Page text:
FIG. 3 is a diagrammatical fragmentary plan view of a lower jaw, partly in section, showing the device in use.


The speech aid device 10 comprises two balls 11 connected by a plastic-coated wire member 12 bent into a U-shape.

The member 12 is reinforced by a central core 13 of stainless steel which is nontoxic, being of a type presently used in heart surgery. The wire 13 is malleable, being easily digitally bent to any shape desired. It has considerable memory, however, and retains its shape once it is formed to the desired configuration. Wire 13 is covered with a plastic coating 14, preferably of pharos polymers which is soft and pliable and renders the device more comfortable to wear.

The balls 11 are of stainless steel or of plastic and may be spheres, as shown, or may be spheroidal. Each ball has a socket 15 into which the end 16 of the plastic-coated wire fits with a press fit. The balls may be supplied in different sizes one-fourth inch; three-eighths inch and one-half inch in diameter, for example.

The coated wire member 12, shown diagrammatically in FIGS. 1 and 2, has a central wire 13 of about 16 gage and is covered with a coating of plastic 14 to a total thickness of about three thirty-seconds inch total diameter. Member 12 may be from about 2 inches in length to about 3 inches for persons with long jaws.

Since the ends 16 of member 12 are removable from the sockets 15 in the balls, the member 12 may be easily shortened by the wearer by clipping off both ends or by clipping off one end and reshaping the member.

The base 17 or curved portion of the U-shaped member is adapted to fit against the back of the front teeth 20 of the lower jaw 21, as shown in FIG. 3, the length of member 12 being such as to place the balls in the region of the back two molars 22 on either side of the base 23 of the tongue, the tongue itself lying on top of the balls.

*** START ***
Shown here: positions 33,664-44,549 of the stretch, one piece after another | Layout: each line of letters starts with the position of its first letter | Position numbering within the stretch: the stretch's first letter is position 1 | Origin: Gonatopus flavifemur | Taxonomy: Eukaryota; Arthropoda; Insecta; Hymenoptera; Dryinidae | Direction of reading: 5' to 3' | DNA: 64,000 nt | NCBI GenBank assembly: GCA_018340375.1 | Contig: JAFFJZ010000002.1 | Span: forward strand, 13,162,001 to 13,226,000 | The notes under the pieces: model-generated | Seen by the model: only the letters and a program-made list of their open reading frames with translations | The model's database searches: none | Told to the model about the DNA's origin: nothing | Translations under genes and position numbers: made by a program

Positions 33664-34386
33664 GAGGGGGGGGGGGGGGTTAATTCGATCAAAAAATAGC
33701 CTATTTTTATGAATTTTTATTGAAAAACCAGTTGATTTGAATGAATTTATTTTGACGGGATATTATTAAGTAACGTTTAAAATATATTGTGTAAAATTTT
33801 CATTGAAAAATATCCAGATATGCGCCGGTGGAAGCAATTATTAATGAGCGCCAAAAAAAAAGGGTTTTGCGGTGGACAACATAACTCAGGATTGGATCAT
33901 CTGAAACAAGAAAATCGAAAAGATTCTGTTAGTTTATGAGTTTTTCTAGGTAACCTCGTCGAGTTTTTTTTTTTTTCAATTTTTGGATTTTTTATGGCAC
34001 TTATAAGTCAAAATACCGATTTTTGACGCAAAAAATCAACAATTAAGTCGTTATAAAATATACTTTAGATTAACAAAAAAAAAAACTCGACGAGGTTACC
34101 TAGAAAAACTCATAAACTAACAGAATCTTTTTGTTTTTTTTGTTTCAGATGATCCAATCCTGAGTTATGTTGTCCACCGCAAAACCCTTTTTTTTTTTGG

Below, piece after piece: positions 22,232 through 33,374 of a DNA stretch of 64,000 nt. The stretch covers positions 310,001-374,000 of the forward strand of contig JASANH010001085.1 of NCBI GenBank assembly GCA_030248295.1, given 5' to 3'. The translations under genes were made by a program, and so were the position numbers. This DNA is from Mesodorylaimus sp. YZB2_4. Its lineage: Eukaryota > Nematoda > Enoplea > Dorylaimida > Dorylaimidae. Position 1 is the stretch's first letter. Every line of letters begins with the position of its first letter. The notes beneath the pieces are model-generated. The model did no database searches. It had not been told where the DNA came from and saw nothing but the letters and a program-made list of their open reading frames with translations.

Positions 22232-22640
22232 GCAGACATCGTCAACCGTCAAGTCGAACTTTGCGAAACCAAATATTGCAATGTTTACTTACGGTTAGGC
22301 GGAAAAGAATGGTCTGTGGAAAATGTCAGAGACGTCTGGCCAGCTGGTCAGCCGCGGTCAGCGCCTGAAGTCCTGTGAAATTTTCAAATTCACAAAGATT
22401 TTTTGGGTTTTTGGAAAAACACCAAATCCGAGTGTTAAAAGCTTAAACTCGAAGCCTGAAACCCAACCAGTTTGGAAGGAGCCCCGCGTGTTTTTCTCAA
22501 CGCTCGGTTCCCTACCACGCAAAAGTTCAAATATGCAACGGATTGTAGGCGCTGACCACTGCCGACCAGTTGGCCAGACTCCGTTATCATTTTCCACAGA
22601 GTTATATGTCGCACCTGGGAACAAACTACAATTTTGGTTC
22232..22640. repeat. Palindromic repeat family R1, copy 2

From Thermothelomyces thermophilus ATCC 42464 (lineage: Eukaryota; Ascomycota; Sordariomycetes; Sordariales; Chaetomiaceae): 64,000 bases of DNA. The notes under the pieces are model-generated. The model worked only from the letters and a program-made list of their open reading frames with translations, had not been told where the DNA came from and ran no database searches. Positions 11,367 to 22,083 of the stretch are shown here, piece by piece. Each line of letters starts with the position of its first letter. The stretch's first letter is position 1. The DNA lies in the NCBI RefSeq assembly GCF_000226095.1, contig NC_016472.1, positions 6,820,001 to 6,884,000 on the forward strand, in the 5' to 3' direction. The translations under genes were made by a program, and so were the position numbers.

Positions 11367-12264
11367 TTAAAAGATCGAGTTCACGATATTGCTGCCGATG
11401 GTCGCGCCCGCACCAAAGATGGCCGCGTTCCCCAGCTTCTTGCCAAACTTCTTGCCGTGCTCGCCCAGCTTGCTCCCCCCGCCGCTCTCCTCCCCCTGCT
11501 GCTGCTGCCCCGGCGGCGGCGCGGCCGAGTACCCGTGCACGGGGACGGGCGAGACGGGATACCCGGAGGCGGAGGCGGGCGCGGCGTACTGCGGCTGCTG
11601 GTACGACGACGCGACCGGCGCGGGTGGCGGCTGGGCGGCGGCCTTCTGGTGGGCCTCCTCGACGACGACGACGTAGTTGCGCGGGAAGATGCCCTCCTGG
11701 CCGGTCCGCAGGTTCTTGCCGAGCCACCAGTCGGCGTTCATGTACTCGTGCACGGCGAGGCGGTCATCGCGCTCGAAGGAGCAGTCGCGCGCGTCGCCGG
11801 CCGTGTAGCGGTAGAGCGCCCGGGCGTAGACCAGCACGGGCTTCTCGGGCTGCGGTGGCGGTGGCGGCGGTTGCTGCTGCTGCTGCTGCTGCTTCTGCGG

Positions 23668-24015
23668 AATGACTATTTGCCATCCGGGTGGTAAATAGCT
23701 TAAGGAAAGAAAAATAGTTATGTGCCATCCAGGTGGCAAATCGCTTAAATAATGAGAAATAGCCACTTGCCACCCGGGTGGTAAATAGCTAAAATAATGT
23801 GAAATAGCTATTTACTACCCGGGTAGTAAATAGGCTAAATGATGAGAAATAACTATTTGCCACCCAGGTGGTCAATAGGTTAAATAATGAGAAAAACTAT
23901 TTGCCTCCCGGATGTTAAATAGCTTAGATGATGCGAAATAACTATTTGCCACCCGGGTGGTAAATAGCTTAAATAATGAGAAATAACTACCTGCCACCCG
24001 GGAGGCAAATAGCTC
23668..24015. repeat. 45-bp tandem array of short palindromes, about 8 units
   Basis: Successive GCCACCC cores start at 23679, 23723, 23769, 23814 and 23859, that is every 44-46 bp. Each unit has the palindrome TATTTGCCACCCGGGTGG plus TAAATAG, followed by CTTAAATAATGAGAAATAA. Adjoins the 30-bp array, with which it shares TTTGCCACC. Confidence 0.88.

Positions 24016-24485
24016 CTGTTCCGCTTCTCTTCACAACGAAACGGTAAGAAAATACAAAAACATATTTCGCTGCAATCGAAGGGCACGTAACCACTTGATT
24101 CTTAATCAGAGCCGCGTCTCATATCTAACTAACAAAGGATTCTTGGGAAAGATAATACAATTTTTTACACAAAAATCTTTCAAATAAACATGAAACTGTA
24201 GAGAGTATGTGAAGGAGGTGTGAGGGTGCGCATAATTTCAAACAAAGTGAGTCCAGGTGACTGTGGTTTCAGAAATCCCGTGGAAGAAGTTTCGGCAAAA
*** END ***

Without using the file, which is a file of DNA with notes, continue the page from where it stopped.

This raises the tongue muscles and gives then a support when the muscles are weak or dormant. With the support afforded by the balls 11 the muscles are strengthened when the device 10 is used in talking or singing, immediate improvement in voice tone and timbre being apparent in some users. Using the device for a period of time improves articulation for speakers and singers, assists stammerers and stutterers in overcoming their impediment, and has been known to improve a singer's voice by opening the throat as the tongue muscle is developed.

Further correction may be obtained by bending the member 12 as shown in FIG. 2. This effects a further raising of the tongue by the balls 11 and has been found to assist in correcting a lisp, the tongue, playing with the forward end 17 of member 12, is assisted in being kept from protruding between the teeth in talking.

The device 10 may be worn concealed during the day and removed for meals and during the night.

As will be apparent to those familiar with the art, the invention may be embodied in other specific forms without departing from the spirit or essential characteristics thereof. The embodiment disclosed, therefore, is to be considered in all respects as illustrative rather than restrictive, the scope of the invention being indicated by the appended claims.